21st Century Transportation

Efficient public transportation like intercity rail and clean bus systems make our transportation system better for everyone by reducing traffic congestion and pollution, and increasing our options for getting around.

Reforming our broken transportation system

Changing Transportation: U.S. PIRG's series of reports on the dramatic changes underway in how Americans travel.

In the 20th century, Americans fell in love with the car. Driving a car became a rite of passage. Owning a car became a symbol of American freedom and mobility. And so we invested in a network of interstate highways that facilitated travel and connected the nation.

Now we're in a new century, with new challenges and new transportation needs. We still love our cars, but we also know they harm the environment around us. Americans want choices for getting to work, school, shopping and more. As lifestyles change, Americans — especially the Millennial generation — are changing their driving and transportation preferences.

We need a transportation system that reflects this century.

Consider:

Public transportation ridership nationwide is hitting record highs. This trend is greatest among younger Americans — who will be the biggest users of the infrastructure we build today. Since the 1950s — despite knowing that buses and rail use far less energy and space — we have spent nine times more on highway projects than on public transportation.

In 2015, more than half of Americans — and nearly two-thirds of Millennials, the country’s largest generation — want to live “in a place where they do not need to use a car very often.” Similar trends exist for older adults. Older adults in general put the creation of pedestrian-friendly streets and local investment in public transportation in their top five priorities for their communities.

By reducing traffic and pollution, and increasing our options for getting around, efficient public transportation systems like intercity rail and clean bus systems would make America’s transportation future better for everyone.

But America also needs to repair and maintain its current aging infrastructure. Nearly 59,000 of the nation’s bridges are classified as “structurally deficient.” Instead of building newer and wider highways that will only make America more dependent on dirty fossil fuels, we need to be smart in how we invest in roads, and fix them first.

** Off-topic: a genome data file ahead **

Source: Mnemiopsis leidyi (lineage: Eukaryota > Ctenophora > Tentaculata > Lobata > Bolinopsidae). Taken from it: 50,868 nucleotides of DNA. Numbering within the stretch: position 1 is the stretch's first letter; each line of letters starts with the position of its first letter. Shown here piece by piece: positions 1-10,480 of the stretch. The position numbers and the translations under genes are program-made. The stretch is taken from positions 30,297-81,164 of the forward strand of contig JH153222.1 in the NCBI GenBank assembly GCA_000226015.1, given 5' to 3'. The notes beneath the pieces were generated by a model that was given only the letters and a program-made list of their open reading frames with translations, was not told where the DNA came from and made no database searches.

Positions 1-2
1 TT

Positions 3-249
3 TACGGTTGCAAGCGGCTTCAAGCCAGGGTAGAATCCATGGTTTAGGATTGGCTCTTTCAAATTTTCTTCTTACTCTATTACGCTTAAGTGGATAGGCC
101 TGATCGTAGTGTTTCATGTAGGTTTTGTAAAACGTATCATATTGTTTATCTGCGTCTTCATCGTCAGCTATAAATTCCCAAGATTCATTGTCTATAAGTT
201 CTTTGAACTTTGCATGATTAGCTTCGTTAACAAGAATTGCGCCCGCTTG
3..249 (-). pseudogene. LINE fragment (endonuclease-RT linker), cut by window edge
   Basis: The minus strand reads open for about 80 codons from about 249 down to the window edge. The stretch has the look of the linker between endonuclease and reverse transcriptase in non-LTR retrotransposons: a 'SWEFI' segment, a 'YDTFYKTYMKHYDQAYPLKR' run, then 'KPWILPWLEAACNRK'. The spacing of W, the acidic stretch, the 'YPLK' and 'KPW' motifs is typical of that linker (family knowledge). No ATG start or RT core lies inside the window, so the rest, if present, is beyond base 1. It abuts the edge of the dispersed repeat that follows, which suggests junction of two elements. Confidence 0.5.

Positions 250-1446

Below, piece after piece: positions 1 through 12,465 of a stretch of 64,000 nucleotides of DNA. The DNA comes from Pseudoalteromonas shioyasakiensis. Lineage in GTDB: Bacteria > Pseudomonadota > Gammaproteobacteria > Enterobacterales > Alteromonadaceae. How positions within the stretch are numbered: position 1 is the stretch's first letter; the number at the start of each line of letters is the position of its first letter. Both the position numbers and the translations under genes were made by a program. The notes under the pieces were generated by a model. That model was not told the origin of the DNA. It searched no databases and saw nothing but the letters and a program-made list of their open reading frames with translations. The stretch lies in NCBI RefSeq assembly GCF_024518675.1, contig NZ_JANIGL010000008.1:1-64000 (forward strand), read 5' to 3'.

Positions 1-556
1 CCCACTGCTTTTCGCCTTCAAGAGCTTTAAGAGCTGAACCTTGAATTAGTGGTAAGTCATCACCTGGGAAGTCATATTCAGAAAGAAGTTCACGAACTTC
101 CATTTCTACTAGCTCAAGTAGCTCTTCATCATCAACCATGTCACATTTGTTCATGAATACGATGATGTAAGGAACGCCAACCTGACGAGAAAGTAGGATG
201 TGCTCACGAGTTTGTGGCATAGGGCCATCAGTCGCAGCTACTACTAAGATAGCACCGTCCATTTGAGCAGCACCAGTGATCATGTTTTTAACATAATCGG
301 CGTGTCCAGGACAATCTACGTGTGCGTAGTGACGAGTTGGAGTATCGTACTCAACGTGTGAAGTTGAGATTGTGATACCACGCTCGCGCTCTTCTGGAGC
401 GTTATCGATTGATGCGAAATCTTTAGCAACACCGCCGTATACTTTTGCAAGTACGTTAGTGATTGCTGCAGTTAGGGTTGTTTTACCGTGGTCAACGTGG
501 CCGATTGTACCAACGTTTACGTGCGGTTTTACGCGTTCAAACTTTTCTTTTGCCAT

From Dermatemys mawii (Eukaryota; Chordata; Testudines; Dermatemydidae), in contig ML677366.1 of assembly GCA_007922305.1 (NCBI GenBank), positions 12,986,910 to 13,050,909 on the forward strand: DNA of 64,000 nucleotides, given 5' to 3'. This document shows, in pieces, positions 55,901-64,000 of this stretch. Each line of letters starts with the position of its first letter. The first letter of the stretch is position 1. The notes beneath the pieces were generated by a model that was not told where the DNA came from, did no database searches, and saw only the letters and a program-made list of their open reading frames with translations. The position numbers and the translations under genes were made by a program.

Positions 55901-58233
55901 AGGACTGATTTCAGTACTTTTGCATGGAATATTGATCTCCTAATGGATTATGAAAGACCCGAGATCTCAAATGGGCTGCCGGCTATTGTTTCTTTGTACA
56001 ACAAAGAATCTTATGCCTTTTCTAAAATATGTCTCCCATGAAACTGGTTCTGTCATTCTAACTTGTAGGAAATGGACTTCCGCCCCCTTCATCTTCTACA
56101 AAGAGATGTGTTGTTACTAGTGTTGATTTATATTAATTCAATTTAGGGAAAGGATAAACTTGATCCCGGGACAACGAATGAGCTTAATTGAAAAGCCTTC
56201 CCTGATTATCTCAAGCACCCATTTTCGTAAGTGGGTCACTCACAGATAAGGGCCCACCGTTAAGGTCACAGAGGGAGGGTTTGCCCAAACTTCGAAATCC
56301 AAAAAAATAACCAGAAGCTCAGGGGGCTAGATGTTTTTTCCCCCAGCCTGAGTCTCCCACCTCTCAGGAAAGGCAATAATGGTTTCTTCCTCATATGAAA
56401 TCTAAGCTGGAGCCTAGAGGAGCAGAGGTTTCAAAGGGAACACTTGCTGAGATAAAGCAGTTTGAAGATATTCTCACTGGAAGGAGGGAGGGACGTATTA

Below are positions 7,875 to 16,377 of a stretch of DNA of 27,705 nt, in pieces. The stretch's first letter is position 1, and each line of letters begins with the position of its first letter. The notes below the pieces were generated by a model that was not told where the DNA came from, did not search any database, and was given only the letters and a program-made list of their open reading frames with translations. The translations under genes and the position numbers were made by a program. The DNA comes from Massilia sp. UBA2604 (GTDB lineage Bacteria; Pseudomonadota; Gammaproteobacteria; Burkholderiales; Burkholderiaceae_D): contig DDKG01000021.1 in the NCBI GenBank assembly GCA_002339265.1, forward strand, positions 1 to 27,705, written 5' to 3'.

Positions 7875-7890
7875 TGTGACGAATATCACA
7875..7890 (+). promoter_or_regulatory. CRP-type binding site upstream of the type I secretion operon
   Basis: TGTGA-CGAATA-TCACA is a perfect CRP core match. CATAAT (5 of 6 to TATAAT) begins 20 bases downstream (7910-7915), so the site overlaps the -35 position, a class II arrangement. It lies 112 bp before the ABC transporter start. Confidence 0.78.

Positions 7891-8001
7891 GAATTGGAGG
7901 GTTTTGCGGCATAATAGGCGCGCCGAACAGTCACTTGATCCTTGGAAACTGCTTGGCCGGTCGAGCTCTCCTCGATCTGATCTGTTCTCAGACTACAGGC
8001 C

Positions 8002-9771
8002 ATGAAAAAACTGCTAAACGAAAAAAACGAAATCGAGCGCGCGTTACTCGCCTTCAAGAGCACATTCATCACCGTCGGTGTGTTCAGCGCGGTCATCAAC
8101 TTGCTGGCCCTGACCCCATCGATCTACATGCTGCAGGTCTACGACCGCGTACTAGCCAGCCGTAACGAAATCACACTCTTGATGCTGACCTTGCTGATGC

The good news is that the public is in many ways ahead of Congress in leading the way toward reform. Help us make sure our decision makers recognize the need to invest in a 21st century transportation system.

Check out our video showcasing our work to bring about better transportation options for America's future.

Issue updates

News Release | U.S. PIRG Education Fund | Transportation

New Study Identifies Twelve of the Worst Highway Projects Across the Country, $24 Billion Wasted

The study details how despite America’s massive repair and maintenance backlog, and in defiance of America’s changing transportation needs, state governments continue to spend billions each year on new and wider highways.

> Keep Reading
Blog Post | Public Health, Consumer Protection, Democracy, Food, Transportation

State of the Union: Five Things We’ll Be Listening For | Chris MacKenzie

President Obama has hyped his final State of the Union address as a speech that will help to define his legacy. Here's how he can break new ground.

> Keep Reading
Blog Post | Transportation

Pulling a FAST one on our Transportation Future | Sean Doyle

For the first time in a decade, and after roughly three dozen short-term extensions, Congress has pulled together and passed a transportation-funding law lasting longer than two years. There is only one problem: the new law is the wrong deal for the country.

> Keep Reading
News Release | U.S. PIRG | Transportation

U.S. PIRG Statement: Why the Fixing America’s Surface Transportation Act is the Wrong Deal for the Country

Statement by John Olivieri, National Campaign Director for 21st Century Transportation at the United States Public Interest Research Group on House and Senate Passage of the Fixing America’s Surface Transportation Act.

> Keep Reading
Media Hit | Transportation

How Much Can Massachusetts Save From Less Driving?

In a report to be released Monday, researchers say Massachusetts drivers can save about $2.3 billion annually if they hit the road just one percentage point less than they’re projected to drive from 2015 to 2030.